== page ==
NEW YORK — A partial rebound in financial shares and gains by technology stocks pulled the market higher Wednesday, a day after fears about the banking system pummeled Wall Street.
Some bounce would have been expected following a sell-off but a better-than-expected 2009 forecast from IBM Corp. left technology shares looking not just oversold but as relatively safe bargains for some investors. Energy stocks also advanced as oil gained.
IBM said late Tuesday it expects its earnings for 2009 to come in well above what analysts had been expecting and that its fourth-quarter profit jumped 12 percent, easily topping analysts’ estimates. Swedish wireless equipment maker LM Ericsson also reported earnings that beat forecasts.
Not all industries shared in the advance. Airlines were weak after American Airlines and United Airlines posted lackluster results. Typical safe-havens for weak economies, like utilities and makers of consumer staples, fell as investors shifted money around.
Earnings reports commanded the market’s focus Wednesday and will do so for the next few weeks. Apple Inc. is set to report its fiscal first-quarter results after the market closes.
Beyond earnings, investors are looking for insights into what steps the new administration will take to shore up the economy. President Barack Obama’s Treasury Secretary nominee, Timothy Geithner, is on Capitol Hill for his Senate confirmation hearing. He asked Congress to act quickly and forcefully to deal with financial crisis and said Obama is working to foster economic recovery and “get credit flowing again.”
Rob Lutts, president and chief investment officer of Cabot Money Management, said investors realize earnings will be bad and are eager to hear 2009 forecasts.
“The key will be guidance. IBM was pretty confident. The more we see that, the better, but I think many will be conservative,” he said.
In midday trading, the Dow Jones industrial average rose 87.06, or 1.10 percent, to 8,036.15 after being up as much as 160 points early in the session.
Broader stock indicators also gained. The Standard & Poor’s 500 index advanced 11.37, or 1.41 percent, to 816.59, and the Nasdaq composite index rose 22.80, or 1.58 percent, to 1,463.66.
The Russell 2000 index of smaller companies rose 4.73, or 1.09 percent, to 438.38.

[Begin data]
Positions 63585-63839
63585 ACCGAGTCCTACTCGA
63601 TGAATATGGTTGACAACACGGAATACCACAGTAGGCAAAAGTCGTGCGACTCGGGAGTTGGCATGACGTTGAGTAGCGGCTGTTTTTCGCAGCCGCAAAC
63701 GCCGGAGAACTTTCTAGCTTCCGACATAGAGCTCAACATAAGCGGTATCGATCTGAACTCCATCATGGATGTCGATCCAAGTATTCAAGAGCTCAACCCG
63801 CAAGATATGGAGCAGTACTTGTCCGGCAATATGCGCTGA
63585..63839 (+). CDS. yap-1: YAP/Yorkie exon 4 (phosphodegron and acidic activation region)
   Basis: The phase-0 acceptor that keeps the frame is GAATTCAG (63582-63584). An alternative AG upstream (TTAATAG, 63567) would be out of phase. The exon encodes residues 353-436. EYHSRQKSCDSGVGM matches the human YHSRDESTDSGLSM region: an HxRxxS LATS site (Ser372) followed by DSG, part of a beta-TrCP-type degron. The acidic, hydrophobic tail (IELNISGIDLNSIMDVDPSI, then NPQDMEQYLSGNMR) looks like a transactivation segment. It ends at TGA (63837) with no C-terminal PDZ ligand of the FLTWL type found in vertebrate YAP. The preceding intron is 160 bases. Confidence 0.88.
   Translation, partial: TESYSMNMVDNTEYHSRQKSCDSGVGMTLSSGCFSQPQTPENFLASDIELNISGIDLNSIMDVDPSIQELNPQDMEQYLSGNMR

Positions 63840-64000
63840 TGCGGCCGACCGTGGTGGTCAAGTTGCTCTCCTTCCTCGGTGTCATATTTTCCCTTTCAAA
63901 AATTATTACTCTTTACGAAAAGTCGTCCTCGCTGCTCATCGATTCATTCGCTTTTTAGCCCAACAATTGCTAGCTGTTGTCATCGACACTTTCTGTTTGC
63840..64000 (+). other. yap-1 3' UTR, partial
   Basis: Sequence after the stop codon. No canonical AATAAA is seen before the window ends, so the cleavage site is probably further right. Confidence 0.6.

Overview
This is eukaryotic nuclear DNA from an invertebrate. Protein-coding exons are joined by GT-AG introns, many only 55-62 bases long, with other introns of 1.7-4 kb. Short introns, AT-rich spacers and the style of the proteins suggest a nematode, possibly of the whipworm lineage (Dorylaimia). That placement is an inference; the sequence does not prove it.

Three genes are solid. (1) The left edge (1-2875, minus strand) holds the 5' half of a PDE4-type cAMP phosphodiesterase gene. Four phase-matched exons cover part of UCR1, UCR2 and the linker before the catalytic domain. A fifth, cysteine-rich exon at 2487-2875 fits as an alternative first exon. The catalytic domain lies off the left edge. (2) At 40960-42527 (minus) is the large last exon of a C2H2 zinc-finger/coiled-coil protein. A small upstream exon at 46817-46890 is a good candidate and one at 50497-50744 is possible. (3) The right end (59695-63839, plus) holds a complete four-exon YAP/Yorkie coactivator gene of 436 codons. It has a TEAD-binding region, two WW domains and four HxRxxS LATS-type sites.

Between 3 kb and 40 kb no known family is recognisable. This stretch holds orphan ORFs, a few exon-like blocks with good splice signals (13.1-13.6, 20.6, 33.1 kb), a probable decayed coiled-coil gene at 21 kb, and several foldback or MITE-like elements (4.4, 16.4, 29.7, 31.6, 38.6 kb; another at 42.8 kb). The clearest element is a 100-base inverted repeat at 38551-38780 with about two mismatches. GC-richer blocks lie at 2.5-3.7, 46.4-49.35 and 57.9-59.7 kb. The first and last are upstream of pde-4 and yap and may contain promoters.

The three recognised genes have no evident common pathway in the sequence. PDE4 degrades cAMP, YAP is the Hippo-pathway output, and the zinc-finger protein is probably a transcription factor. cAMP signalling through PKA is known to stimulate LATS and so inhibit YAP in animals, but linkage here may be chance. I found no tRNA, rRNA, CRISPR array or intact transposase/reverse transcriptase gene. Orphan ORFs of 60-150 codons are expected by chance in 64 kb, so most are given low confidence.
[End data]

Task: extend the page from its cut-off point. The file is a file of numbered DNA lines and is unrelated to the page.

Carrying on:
Advancing issues outnumbered decliners by about 3 to 2 on the New York Stock Exchange, where volume came to 601.4 million shares.
Bond prices fell as stocks rebounded. The yield on the benchmark 10-year Treasury note, which moves opposite its price, rose to 2.42 percent from 2.37 percent late Tuesday. The yield on the three-month T-bill, in demand because it is considered one of the safest investments, rose to 0.12 percent from 0.10 percent late Tuesday.
The dollar was mixed against other major currencies, while gold prices fell.
Light, sweet crude rose 80 cents to $41.64 a barrel on the New York Mercantile Exchange.
Stocks fell sharply Tuesday on worries governments would be forced to take over wobbly banks to avoid their collapse. The Dow dropped lost 332 points, or 4 percent. It was the first time the blue chips closed below 8,000 since November.
The Royal Bank of Scotland alarmed investors around the world this week with the warning its 2008 loss might top $41 billion. That spurred the British government to announce a fresh banking bailout. In the U.S., State Street Corp. — seen as one of the safer financial firms during the current turmoil because it is a custodial bank — lost more than half its value Tuesday after reporting its profits plunged and issuing a bleak forecast for 2009.
Citigroup Inc. and Bank of America Corp., which at the end of last week reported multibillion dollar fourth-quarter losses, each plunged by more than 20 percent on Tuesday. U.S. markets were closed Monday for Dr. Martin Luther King Jr. Day.
The slide in financial stocks came as investors factored in the possibility of insolvency, Lutts said. They are also pricing in expected capital infusions that will lower the value of the common stock that shareholders own.
Lutts said even banks that had been seen as relatively stronger, such as JPMorgan Chase & Co. and Wells Fargo & Co., are facing large write-downs on investments that will require more capital.
Later Wednesday, investors will also get a reading on the beleaguered housing market. The National Association of Home Builders is scheduled to report its January housing index at 1 p.m. EST.
Tech shares outpaced the broader market Wednesday. IBM rose $7.37, or 9 percent, to $89.35.
Among bank stocks, Citigroup rose 35 cents, or 13 percent, to $3.15, and Bank of America rose 67 cents, or 13.1 percent, to $5.77. Royal Bank of Scotland advanced 23 cents, or 6.9 percent, to $3.56, and State Street rose $1.72, or 12 percent, to $16.61.
JPMorgan rose $2.17, or 12 percent, to $20.26, and Wells Fargo advanced 80 cents, or 5.6 percent, to $15.03.
American Airlines’ parent AMR Corp. tumbled $2.46, or 24 percent, to $8, while UAL Corp.’s United Airlines fell 88 cents, or 7.6 percent, to $10.74.
Overseas, Japan’s Nikkei stock average fell 2.04 percent. Britain’s FTSE 100 fell 1.10 percent, Germany’s DAX index rose 0.50 percent, and France’s CAC-40 fell 0.67 percent.
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